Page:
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Published Monday, June 28, 1999, in the San Jose Mercury News

Bill could aid illegal immigrants

Drivers would not have to prove legal status

BY KEN MCLAUGHLIN
Mercury News Staff Writer

Don't try telling Reinaldo, a 39-year-old day laborer who lives in San Jose, that the state of California is soft on undocumented immigrants.

Because the Honduran national is in the country illegally, Reinaldo can't get a California driver's license. Because he doesn't have a license, he can't get auto insurance.

No insurance means he risks a minimum $1,350 fine each time his car is stopped. No license means police can impound or even confiscate his vehicle. The cops have taken four of his cars in the five years he has lived in California.

But his life could soon take a turn for the better if a contentious bill repealing a requirement that driver's license applicants prove they're here legally is signed into law.

``I sure hope it passes,'' said Reinaldo, who did not give his last name for fear of deportation, as he and 15 other undocumented day laborers waited for work on Alum Rock Avenue in East San Jose. ``The current law is unjust. It makes it very difficult for us. We need our cars to go to work.''

Many Californians, fed up with illegal immigration, say they have little sympathy for Reinaldo and the more than 2 million other undocumented immigrants in the state.

Activists for anti-immigration groups are mobilizing to kill the bill, AB 1463, sponsored by Assemblyman Gil Cedillo, a Democrat from Los Angeles. The measure, which narrowly cleared the Assembly earlier this month, will get its first Senate hearing July 6 in the transportation committee.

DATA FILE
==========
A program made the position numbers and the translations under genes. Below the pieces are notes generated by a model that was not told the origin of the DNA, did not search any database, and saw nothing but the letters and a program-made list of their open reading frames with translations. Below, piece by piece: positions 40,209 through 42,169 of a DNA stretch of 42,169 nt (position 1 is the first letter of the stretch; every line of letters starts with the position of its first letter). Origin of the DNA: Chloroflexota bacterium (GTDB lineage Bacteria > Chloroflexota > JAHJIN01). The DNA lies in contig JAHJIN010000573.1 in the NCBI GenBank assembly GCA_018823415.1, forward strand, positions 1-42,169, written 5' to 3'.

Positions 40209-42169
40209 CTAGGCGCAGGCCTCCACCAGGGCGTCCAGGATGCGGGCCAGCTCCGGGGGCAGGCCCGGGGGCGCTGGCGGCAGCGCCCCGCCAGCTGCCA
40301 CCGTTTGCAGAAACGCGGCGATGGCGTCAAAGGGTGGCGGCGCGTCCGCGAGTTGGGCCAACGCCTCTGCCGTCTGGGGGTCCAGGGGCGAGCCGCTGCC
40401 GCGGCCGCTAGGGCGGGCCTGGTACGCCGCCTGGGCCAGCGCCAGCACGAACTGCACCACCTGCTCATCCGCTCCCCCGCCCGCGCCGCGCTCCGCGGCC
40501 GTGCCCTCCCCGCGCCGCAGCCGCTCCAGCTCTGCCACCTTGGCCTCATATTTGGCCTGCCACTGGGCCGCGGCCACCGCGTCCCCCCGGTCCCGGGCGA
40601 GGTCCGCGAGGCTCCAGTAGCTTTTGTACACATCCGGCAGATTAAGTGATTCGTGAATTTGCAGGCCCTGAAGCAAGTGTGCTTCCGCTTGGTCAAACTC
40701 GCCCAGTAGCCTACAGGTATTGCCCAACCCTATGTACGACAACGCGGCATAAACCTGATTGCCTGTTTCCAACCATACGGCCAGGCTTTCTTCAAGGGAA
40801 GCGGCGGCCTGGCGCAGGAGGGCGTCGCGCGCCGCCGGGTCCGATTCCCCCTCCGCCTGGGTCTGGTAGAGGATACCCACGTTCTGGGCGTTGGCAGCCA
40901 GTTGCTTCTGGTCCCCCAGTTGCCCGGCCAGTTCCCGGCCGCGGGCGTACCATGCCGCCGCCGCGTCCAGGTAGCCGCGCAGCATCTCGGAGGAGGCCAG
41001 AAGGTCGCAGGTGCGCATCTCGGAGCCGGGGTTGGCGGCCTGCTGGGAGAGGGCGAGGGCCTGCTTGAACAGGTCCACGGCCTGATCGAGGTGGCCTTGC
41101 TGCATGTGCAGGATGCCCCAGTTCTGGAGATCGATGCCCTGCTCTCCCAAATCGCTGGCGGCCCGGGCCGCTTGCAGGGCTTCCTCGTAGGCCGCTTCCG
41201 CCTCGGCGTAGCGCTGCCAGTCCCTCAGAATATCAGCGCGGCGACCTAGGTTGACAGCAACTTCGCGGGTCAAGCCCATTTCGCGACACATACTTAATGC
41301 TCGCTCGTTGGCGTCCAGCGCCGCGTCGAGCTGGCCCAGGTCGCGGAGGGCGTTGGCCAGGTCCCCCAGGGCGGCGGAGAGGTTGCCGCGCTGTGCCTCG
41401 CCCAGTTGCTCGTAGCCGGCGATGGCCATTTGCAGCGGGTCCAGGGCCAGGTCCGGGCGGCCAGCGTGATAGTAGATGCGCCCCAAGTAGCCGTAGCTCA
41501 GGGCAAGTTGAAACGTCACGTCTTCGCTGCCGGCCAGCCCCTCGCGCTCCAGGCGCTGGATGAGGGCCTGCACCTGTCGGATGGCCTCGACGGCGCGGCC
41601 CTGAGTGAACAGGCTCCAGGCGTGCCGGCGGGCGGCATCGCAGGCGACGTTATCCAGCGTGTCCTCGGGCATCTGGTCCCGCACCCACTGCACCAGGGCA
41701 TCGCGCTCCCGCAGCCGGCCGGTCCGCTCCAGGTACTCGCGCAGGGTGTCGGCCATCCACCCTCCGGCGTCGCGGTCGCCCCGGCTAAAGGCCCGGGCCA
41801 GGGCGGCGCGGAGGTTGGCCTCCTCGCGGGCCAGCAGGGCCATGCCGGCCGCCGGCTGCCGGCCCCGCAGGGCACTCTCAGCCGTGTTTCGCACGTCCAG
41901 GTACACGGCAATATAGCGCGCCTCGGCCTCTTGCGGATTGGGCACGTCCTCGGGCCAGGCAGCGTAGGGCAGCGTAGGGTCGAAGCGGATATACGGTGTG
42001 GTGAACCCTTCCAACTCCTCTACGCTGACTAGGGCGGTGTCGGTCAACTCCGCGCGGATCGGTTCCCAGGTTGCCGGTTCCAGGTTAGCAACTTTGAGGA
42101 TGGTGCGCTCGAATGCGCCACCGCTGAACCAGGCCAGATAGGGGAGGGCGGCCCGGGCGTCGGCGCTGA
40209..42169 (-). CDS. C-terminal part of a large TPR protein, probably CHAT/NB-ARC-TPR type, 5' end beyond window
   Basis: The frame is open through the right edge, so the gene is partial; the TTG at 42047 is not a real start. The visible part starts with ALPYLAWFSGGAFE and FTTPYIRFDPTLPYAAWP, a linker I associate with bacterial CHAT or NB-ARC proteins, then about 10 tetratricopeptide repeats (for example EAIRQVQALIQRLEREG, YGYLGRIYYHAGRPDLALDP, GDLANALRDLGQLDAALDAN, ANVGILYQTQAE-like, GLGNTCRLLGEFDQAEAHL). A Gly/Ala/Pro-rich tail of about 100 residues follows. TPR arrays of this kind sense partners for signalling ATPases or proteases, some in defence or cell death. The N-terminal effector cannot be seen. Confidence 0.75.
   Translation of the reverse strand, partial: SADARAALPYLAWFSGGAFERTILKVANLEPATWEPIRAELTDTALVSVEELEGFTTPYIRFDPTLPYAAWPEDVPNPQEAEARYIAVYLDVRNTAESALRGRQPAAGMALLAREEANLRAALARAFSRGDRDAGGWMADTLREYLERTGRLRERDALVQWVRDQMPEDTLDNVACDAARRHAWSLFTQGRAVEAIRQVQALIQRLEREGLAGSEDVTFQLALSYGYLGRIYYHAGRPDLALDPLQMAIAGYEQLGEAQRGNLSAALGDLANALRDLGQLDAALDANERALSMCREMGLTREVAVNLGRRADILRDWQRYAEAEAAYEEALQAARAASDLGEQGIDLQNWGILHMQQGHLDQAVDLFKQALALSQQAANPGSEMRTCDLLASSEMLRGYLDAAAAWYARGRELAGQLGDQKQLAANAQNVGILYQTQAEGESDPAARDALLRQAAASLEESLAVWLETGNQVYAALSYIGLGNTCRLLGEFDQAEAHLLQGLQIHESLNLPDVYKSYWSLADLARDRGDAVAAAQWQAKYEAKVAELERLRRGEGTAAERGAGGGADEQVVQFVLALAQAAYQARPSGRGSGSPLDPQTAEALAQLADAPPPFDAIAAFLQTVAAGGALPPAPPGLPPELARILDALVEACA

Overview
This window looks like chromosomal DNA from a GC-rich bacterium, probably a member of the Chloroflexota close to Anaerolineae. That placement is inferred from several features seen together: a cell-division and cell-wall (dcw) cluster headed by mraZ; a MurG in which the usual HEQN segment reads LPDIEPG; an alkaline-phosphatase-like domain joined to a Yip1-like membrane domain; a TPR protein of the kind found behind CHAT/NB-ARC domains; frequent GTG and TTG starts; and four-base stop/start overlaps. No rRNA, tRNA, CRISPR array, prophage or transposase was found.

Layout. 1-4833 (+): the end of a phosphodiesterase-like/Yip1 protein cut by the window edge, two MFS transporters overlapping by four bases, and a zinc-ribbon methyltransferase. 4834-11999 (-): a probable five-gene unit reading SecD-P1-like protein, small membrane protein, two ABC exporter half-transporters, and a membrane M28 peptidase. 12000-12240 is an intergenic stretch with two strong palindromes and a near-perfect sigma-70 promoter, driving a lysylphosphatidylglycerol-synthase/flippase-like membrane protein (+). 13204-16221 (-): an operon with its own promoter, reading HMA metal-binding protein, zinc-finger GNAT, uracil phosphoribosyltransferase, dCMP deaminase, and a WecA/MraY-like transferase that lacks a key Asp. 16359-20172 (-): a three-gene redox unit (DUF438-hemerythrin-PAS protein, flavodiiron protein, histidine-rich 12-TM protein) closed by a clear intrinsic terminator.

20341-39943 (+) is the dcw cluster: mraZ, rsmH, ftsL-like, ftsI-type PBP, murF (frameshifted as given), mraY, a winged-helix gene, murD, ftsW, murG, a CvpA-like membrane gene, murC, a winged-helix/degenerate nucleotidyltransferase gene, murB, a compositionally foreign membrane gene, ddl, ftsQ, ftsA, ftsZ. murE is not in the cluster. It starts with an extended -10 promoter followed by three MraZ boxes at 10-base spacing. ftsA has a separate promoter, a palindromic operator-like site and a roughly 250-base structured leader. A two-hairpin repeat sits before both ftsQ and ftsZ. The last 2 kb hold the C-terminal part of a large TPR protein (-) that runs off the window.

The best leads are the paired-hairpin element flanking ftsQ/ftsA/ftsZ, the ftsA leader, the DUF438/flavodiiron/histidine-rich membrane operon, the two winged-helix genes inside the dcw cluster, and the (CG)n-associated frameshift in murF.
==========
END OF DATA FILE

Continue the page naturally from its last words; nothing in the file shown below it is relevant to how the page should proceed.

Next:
Alquist sponsored law

California is one of only a handful of states requiring driver's license applicants to prove they're in the country legally -- the mandate of a 1993 law sponsored by former state Sen. Al Alquist. Alquist, a San Jose Democrat, claimed that illegal immigrants were using driver's licenses as ``breeder documents'' to establish ``proof'' of lawful residency so they could apply for welfare, food stamps and other benefits available to legal U.S. residents.

As a result of the Alquist law, California is the only state that uses Immigration and Naturalization Service databases to check immigration status at local motor-vehicle offices, virtually eliminating the chance that applicants can pass bogus immigration documents. If the electronic checks fail, the documents are sent to the INS for verification. [WVCT Note: Florida just passed a law which denies driver's licenses to illegal aliens.]

``What the backers of the repeal want is for illegal aliens to have an easy time of it,'' said Rick Oltman of San Rafael, who in 1994 led the Northern California effort to pass Proposition 187, which sought to deny public benefits to illegal immigrants. A federal judge last year ruled that the measure was unconstitutional, but Proposition 187 proponents are appealing.